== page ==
At a Starbucks in San Diego, I

overheard a woman witnessing

to another and she said, “The Bible

interprets itself,” definitively, and the ocean

was not in sight on this crowded corner but I

would walk up the hill guided by palms

later and there it would spread out

a vision beyond and below the green

quads and stoic campus so I remembered

what came from the unseen

across this ocean: the maile leaf

dipped in gold and strung

on a long chain, received

twenty-five years ago with a card defining

its significance, the fragrance

repressed by solid sheen, suppleness

encased in brittle curves.

                                           Your parents

transported fresh maile lei

for your crowning

moments, always regal never

“Smiley Miley” cute. Your gift

to me, preserved across oceans and

cultures by a Midas touch a reminder

of your name as aura and bond: Maile

as bridge and celebration.

                                            I’m pounding these

metallic words with fingertips as mallets

and worry the leaf

within will be lost to you, invisible or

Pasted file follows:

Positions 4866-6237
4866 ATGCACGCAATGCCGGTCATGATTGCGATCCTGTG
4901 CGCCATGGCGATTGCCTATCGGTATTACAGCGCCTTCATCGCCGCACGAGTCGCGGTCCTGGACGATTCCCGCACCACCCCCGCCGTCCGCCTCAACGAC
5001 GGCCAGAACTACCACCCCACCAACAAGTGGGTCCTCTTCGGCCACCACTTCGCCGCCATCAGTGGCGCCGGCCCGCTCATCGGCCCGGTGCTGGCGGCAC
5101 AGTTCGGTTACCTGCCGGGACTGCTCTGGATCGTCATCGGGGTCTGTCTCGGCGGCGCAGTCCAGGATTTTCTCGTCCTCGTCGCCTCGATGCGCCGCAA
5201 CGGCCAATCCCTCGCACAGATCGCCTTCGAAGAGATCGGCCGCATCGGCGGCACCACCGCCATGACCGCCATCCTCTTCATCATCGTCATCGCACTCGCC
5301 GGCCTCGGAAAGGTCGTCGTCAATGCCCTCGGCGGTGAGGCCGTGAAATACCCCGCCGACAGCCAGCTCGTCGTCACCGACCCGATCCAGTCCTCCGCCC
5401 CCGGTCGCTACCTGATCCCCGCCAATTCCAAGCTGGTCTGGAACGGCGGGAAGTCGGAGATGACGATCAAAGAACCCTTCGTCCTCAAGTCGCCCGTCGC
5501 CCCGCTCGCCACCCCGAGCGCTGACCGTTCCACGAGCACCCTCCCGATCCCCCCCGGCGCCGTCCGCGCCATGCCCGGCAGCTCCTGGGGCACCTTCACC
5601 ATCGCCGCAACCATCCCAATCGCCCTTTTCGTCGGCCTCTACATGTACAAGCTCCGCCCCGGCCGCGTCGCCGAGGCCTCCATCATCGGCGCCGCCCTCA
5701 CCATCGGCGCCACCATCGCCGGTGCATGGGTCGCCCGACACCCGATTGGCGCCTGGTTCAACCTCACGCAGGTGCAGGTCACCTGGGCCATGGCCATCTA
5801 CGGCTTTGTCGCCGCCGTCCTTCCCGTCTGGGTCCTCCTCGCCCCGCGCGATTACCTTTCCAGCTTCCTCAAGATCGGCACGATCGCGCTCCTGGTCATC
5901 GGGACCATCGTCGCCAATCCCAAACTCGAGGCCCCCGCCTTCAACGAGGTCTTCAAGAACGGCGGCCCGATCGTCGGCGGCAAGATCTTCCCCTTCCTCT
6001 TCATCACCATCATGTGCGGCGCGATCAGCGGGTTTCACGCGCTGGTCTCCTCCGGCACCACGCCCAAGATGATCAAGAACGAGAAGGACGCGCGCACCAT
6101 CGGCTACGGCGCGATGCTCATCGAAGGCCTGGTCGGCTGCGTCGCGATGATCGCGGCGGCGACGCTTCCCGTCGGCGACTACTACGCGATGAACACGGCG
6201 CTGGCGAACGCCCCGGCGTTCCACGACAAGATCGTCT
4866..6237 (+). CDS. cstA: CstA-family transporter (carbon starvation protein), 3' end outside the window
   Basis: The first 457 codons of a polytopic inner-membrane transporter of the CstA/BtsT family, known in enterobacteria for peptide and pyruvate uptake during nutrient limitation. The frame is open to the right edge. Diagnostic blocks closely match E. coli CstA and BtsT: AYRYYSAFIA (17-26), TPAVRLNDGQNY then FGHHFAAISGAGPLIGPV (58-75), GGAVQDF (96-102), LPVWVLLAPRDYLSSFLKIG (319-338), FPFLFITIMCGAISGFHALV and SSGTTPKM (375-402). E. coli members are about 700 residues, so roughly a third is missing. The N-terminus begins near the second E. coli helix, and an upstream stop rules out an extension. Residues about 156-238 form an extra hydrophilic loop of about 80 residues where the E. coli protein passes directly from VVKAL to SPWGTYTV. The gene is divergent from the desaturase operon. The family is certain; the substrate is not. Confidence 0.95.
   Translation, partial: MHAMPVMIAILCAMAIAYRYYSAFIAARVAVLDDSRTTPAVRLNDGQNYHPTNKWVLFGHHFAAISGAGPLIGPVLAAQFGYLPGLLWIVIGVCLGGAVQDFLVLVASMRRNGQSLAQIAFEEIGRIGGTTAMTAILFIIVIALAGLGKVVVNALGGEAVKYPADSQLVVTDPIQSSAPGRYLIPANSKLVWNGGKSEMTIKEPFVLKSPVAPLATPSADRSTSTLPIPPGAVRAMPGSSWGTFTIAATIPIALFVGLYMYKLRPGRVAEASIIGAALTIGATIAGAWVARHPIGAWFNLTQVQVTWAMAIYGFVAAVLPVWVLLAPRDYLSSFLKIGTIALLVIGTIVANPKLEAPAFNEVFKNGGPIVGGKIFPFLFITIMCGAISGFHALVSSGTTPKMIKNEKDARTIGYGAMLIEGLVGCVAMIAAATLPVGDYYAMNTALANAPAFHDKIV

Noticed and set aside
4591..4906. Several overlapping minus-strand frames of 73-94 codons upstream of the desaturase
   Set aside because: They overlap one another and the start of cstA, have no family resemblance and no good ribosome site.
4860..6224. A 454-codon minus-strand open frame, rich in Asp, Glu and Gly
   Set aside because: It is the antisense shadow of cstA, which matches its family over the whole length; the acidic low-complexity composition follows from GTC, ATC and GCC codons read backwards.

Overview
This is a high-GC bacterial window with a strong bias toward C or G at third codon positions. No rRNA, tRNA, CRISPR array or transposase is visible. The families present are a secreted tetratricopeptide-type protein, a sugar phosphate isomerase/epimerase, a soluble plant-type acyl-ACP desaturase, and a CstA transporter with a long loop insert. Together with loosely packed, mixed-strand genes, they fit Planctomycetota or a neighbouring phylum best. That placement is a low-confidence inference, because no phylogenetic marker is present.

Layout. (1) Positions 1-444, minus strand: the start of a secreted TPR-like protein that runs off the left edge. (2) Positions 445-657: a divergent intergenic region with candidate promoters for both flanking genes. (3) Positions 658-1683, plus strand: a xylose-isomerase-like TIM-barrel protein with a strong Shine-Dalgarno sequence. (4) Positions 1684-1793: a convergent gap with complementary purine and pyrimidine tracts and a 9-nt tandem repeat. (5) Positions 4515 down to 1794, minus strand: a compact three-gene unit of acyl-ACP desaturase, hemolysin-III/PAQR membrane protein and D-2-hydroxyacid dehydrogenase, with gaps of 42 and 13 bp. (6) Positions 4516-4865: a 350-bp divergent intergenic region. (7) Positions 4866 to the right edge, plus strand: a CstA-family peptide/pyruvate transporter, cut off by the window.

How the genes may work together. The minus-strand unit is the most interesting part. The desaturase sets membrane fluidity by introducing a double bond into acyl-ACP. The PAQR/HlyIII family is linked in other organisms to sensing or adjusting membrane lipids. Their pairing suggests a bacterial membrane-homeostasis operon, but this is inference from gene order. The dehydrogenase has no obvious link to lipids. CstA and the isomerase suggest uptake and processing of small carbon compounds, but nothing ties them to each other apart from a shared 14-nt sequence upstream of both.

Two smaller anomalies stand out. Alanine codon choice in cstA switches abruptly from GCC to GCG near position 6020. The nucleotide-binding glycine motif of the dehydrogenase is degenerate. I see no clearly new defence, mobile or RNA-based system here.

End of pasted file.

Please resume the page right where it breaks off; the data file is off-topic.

replaced because remember that time I

let J. read my journal and he

returned it with analysis, graphs

even charting my mood swings over

months and drawing correlations and

you called him an android?

                                             What if

translation makes words more

authentic the way I once heard

that “virgin” may have been more

like “maiden” and maybe or maybe not

an actual virgin because slippery

language is rolling out

of our mouths over saliva and taste

buds onto impermanent

pages and what we hold on to

might actually be arbitrary but we think

it is the only defining thing

like the maile leaf made

souvenir and friendship pact.

                                                    I knew

I had to tell you because you

are the expert on innuendo and double

entendre when words lure while

all mine do is blaspheme and I see

the book between people on a metal table

the lookout at the top of the hill

the ocean beyond the street corners

the mallet in my hand

the solitary leaf around my neck

meaning so many things to so many people.